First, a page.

5. The Village of Pluckley, Kent

With at least 12 ghost cases alone, Pluckley was given the title “most haunted village in Britain” by the Guinness Book of Records in 1989. There’s a Red Lady who haunts the local graveyard, a highwayman who hides in the trees and phantom horses are sometimes seen riding by.

6. Tower of London

This brutal site of imprisonment and execution spanning centuries of British history undoubtably has a spooky aura. Two of the most compelling ghost sightings are the Princes in the Tower, likely murdered by their ambitious uncle Richard III in 1483, who have been seen to walk through the walls and former queen of England, Anne Boleyn. Anne has been spotted in multiple places by various witnesses walking headless in the grounds.

7. Pendle Hill, Lancashire

Pendle Hill has been considered a creepy location ever since it became the epicentre of one of England’s most infamous witch trails way back in 1612. The testimony of nine-year-old Jennet Device led to the guilty verdicts of ten people accused of consorting with the Devil. This included her own mother, sister and brother. After her entire family were executed, Jennet’s name pops up in the record books once more. She herself was tried and executed in 1634 on the grounds of witchcraft.

8. Aston Hall, Birmingham

The ghosts of Aston Hall date back to its first ever owner, Sir Thomas Holte in the seventeenth century. Holte was a cruel man who locked his daughter in her room for 16 years for wanting to marry a man he thought below their social standing. Her soul is said to still be trapped in the house to this day, along with that of Holte’s housekeeper and houseboy.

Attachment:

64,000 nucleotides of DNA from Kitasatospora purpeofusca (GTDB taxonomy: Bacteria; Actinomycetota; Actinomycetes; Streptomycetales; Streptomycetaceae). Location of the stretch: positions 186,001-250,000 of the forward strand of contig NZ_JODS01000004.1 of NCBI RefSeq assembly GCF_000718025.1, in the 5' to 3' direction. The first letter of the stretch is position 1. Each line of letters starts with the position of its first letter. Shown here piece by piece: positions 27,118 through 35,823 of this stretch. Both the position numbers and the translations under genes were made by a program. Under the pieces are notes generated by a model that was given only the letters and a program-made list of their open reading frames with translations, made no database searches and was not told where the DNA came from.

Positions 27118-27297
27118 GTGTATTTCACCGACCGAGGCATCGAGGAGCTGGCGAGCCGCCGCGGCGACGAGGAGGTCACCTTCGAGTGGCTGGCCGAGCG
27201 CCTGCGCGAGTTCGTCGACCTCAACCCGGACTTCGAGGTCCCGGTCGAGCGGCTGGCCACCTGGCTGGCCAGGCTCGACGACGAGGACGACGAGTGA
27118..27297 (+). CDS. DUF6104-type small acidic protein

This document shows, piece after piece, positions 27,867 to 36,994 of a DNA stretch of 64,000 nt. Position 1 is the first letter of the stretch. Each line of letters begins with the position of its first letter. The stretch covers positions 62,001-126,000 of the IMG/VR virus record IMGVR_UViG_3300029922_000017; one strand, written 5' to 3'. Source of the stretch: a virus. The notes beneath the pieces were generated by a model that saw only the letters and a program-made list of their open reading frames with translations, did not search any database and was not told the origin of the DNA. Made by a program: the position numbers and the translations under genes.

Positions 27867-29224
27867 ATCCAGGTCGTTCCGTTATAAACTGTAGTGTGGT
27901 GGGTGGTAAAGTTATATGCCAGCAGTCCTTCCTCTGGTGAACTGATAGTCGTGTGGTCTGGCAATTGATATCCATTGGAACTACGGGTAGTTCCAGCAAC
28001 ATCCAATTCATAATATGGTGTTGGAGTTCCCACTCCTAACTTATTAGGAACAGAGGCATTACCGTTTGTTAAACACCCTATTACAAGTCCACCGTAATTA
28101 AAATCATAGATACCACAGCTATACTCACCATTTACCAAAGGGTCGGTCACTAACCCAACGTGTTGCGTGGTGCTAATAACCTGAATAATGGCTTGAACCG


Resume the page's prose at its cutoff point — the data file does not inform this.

9. Bodmin Jail, Cornwall

This is an incredibly spooky building with a gruesome history. A formerly overcrowded prison and public hanging site, Bodmin Jail is a place of sadness and fury. Not all who were locked up here where thought to be guilty though. After Charlotte Dymond was murdered on Bodmin Moor, local boy Matthew Weeks was found guilty for the crime despite no evidence. Charlotte is believed to still roam the moors, possibly because her true murderer was never convicted.

10. The Town of Tenby, Wales

Tenby in Wales is a beautiful seaside town but it does have quite restless history of paranormal stories. From witches to fairies, a ghost walk in Tenby is truly fascinating. One of the most frightening stories might just be the ghost ship that was stopped by Tenby residents one spooky evening.